Semi-conductors: Diode

Thread Starter


Joined Oct 20, 2010
Hi All,

Maybe my questions are too specific to google, or maybe there's just an error in my logic such that I don't fully comprehend my research because I find the answer to be the same all the time and it still doesn't help.

I get basically what a p/n junction is, what a depletion zone is and how forward bias works. According to my research, reverse bias applies a positive charge to the electron rich side of diode, thus attracting electrons even further from the depletion zone. But if the source of the positive charge provides somewhere for the electrons to go when attracted to the end of the diode, why don't they exit the diode and have all the electrons in the depletion zone start filtering out? Kinda like what happens to the material short on electrons during forward bias.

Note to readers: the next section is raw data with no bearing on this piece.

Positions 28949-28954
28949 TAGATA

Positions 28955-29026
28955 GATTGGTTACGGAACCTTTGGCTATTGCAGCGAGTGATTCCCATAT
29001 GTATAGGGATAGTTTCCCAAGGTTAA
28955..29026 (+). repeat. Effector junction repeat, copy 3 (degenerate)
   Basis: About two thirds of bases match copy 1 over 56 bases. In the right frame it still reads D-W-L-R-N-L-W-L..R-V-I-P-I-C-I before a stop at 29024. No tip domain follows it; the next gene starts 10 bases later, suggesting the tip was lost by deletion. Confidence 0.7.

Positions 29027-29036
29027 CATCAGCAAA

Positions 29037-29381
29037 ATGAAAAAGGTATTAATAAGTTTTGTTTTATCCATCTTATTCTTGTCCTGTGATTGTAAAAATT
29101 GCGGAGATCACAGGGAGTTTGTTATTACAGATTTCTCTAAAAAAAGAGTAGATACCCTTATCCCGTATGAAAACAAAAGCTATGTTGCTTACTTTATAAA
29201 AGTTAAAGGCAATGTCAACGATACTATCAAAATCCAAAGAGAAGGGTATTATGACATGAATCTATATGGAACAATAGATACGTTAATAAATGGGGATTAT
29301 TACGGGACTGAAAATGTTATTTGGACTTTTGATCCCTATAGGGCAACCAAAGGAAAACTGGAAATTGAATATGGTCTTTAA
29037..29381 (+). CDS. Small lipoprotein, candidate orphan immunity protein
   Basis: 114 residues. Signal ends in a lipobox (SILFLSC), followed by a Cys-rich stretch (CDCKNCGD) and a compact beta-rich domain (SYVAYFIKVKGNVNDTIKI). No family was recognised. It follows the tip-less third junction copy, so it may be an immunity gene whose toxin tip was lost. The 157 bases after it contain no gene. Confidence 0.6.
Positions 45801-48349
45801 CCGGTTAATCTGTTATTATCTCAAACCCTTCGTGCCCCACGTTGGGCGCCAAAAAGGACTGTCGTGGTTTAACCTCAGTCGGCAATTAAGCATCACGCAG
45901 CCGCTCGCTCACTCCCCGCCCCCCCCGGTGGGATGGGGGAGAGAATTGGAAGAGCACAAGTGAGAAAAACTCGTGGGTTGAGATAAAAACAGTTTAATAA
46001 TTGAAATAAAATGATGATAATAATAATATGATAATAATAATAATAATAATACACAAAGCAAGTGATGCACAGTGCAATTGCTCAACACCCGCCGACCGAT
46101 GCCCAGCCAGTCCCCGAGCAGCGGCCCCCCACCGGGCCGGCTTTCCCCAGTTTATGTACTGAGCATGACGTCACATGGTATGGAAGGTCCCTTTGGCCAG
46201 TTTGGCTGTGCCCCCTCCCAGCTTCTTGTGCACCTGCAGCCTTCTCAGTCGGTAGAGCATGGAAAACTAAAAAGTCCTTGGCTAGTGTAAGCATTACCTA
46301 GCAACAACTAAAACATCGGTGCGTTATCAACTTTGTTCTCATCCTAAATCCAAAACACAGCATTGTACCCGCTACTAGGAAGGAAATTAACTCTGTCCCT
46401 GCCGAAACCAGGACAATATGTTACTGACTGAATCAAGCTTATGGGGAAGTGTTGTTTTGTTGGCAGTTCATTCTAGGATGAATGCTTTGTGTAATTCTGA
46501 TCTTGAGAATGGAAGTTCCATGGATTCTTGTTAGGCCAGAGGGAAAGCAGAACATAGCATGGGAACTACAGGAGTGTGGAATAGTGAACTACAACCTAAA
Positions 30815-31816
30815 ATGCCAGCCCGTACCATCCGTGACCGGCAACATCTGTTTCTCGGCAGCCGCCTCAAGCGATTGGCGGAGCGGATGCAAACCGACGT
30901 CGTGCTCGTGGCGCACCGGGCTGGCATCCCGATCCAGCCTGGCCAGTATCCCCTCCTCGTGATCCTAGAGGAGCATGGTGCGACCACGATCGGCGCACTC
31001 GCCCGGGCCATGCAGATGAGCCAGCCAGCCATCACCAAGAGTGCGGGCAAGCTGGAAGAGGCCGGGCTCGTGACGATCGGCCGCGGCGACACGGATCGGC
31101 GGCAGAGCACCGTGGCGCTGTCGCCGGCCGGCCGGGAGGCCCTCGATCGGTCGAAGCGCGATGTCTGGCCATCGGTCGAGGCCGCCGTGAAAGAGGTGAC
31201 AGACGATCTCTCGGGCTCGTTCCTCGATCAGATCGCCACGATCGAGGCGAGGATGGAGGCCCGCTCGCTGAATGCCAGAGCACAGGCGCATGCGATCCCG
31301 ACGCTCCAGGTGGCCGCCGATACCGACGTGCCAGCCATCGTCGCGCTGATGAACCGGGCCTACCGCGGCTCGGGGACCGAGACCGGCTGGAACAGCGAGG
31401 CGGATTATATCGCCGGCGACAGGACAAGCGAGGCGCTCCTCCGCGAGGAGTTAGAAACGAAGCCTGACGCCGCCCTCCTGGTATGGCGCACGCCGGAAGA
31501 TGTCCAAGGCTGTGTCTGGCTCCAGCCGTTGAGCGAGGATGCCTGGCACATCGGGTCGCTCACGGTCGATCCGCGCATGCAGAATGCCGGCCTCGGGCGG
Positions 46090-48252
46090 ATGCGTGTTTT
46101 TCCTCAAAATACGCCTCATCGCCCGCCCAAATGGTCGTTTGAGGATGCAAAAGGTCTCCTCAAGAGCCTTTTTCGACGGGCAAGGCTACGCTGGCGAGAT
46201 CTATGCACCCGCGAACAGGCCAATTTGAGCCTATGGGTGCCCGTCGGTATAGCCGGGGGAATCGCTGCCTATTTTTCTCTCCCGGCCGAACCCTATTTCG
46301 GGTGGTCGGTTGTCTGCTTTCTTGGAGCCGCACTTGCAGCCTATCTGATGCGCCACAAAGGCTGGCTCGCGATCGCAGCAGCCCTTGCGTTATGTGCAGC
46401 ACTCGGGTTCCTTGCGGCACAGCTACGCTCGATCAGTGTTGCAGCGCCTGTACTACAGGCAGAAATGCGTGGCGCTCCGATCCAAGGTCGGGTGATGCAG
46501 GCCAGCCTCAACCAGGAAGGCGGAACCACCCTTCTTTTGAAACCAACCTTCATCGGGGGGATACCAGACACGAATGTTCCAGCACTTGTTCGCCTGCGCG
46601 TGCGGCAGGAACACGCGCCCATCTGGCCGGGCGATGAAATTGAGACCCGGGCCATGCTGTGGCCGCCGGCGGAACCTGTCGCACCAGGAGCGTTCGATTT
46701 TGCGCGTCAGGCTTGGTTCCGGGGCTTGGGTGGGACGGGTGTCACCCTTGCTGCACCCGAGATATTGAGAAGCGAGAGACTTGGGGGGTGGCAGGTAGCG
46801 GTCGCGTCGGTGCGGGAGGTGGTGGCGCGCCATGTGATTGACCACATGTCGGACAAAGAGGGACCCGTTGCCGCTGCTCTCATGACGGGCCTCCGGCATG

The only reason I could think of is because the depletion zone breaks the circuit to begin with. Is that really the only reason? If a negative charge is supplied to a spot with holes, electrons can't fill those holes while the electron rich area depletes itself through the drain thus diminishing the depletion zone? What are your thoughts?

Thanks in advance for your contribution. I appreciate it.


Joined Dec 5, 2009
Read about charge separation and breakdown voltages.

Also read up on zener diodes. These are designed to operate in reverse bias. The theory and operation of zener diodes will help answer your question.